First World Happiness Report Launched at the United Nations
Before Talking Happiness!
That such „scholars“ with such highly acclaimed Names talk such a nonsense on such a person, like Melese, who was apparently not showing, leave alone give political space, the slightest human empathy to his political opponents during his whole life.
Is “power” such a parameter of the mind that enforces a total eclipse of the “conscience-module”? Are such minds also “buried in the onto-historical imperative-nature of state-power (in its ugliest mod-us) and have lost their capacity for reflection?“ (cf. What is wrong with us?)
Is that simply the subtle collective interaction of the “left hemisphere minds”/cf. McGilchrist, Iain/ of the globe which is still dominating the world in the interest of the global portemonaie?
Mubarak was for the world leaders, also the “wisest man in the Arab world” until a fortnight before he left office!
Wait and See:
All minds will join the coming new chorus without a wink of the eyes!
These scholars, among others are the minds behind the UN newly launched “Global Happiness Index”. I am afraid the world would be happier without them if they resume propagating such opinions on dictators of nations and states, the world is suffering from.
Nonetheless it is worthwhile to look at the “Global Happiness Report” of the UN to deliberate on the future of our world!
First World Happiness Report Launched at the United Nations
The happiest countries in the world are all in Northern Europe (Denmark, Norway, Finland, Netherlands). Their average life evaluation score is 7.6 on a 0-to-10 scale. The least happy countries are all poor countries in Sub-Saharan Africa (Togo, Benin, Central African Republic, Sierra Leone) with average life evaluation scores of 3.4. But it is not just wealth that makes people happy: Political freedom, strong social networks and an absence of corruption are together more important than income in explaining well-being differences between the top and bottom countries. At the individual level, good mental and physical health, someone to count on, job security and stable families are crucial.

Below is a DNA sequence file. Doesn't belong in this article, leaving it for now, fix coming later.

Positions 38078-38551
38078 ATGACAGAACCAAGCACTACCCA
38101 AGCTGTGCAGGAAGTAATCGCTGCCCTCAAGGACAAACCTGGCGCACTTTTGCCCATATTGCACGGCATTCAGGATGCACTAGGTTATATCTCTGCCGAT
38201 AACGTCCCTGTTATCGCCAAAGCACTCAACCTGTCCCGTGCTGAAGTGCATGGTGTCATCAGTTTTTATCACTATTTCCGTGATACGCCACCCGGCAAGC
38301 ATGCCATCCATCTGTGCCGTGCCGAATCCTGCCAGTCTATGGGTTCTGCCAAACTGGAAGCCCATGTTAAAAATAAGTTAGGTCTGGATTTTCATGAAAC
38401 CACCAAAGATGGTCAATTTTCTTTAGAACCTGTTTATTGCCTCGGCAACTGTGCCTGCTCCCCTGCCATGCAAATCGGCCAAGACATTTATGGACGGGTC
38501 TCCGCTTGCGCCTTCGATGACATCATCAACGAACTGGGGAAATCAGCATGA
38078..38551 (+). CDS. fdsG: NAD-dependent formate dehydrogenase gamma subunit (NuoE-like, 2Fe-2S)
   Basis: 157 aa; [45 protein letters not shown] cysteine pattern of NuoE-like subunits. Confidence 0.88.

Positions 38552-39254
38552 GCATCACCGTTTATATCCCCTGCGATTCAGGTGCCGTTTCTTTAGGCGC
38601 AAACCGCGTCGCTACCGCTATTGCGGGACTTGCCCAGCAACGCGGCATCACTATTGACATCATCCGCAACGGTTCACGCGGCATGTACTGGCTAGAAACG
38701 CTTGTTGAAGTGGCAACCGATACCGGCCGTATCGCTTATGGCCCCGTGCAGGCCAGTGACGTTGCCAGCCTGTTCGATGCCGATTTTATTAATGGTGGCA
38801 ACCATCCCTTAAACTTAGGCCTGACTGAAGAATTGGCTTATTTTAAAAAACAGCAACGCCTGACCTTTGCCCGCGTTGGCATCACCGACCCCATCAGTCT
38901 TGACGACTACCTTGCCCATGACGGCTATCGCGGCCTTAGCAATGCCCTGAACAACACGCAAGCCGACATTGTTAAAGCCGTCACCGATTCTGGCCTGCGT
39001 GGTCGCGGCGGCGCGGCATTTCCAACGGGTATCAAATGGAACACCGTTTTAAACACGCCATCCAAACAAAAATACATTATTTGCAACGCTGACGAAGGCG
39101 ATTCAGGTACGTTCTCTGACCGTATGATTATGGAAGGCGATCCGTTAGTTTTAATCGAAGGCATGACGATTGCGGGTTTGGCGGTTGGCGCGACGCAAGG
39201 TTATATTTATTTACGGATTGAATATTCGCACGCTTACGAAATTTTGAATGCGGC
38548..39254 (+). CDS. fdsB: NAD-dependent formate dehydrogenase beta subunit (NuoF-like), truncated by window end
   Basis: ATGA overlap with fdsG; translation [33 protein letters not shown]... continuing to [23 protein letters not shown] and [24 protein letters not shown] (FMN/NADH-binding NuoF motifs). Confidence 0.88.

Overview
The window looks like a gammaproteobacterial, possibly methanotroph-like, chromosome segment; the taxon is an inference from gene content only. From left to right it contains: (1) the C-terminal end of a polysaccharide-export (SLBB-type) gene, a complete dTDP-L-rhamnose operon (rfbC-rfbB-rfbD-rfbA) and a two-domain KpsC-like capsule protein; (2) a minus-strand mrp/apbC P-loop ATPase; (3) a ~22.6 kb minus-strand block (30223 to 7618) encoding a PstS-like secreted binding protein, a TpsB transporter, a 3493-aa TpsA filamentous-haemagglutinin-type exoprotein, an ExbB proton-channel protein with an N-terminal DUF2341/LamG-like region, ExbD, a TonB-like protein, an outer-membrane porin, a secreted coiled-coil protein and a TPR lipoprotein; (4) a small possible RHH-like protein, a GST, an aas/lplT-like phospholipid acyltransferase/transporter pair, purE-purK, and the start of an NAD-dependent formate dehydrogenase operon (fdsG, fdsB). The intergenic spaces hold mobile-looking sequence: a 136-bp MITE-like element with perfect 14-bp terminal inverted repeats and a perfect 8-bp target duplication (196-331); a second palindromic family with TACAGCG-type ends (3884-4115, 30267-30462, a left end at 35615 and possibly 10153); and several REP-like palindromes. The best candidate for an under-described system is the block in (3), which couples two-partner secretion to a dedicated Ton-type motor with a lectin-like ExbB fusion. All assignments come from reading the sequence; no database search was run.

These are among the findings of the first ever World Happiness Report (download PDF), commissioned for the April 2nd United Nations Conference on Happiness (mandated by the UN General Assembly)…..MORE
September 17th, 2010 | | 26 Comments
It may be hard for those who are as yet not aware of the relationship between Meles on the one hand, and Professors Jeffrey Sachs and Joseph Stiglitz on the other hand, to imagine that two renowned scholars from a prestigious university could create a strong bond to a cold-blooded dictator-turning-totalitarian. For those who are still incredulous and are looking for hard evidence, we have compiled this body of evidence, letting Sachs’ and Stiglitz’s own words speak for themselves:
Jeffrey Sachs on the Ethiopian dictator
1. A Sachs speech
Some excerpts from this speech: “Your Excellencies: our wonderful host Prime Minister Meles”… and: “When I meet with Prime Minister Meles and President Museveni I feel like I am attending a development seminar. They are ingenious, deeply knowledgeable, and bold.” [full text]
2. An article Sachs wrote in the Economist
Here, Sachs measures Meles up against the lowest possible bar: “Meles Zenawi, the prime minister of Ethiopia, has the most insightful, indeed ingenious, ideas about rural development of any leader in that country’s modern history.” [full text]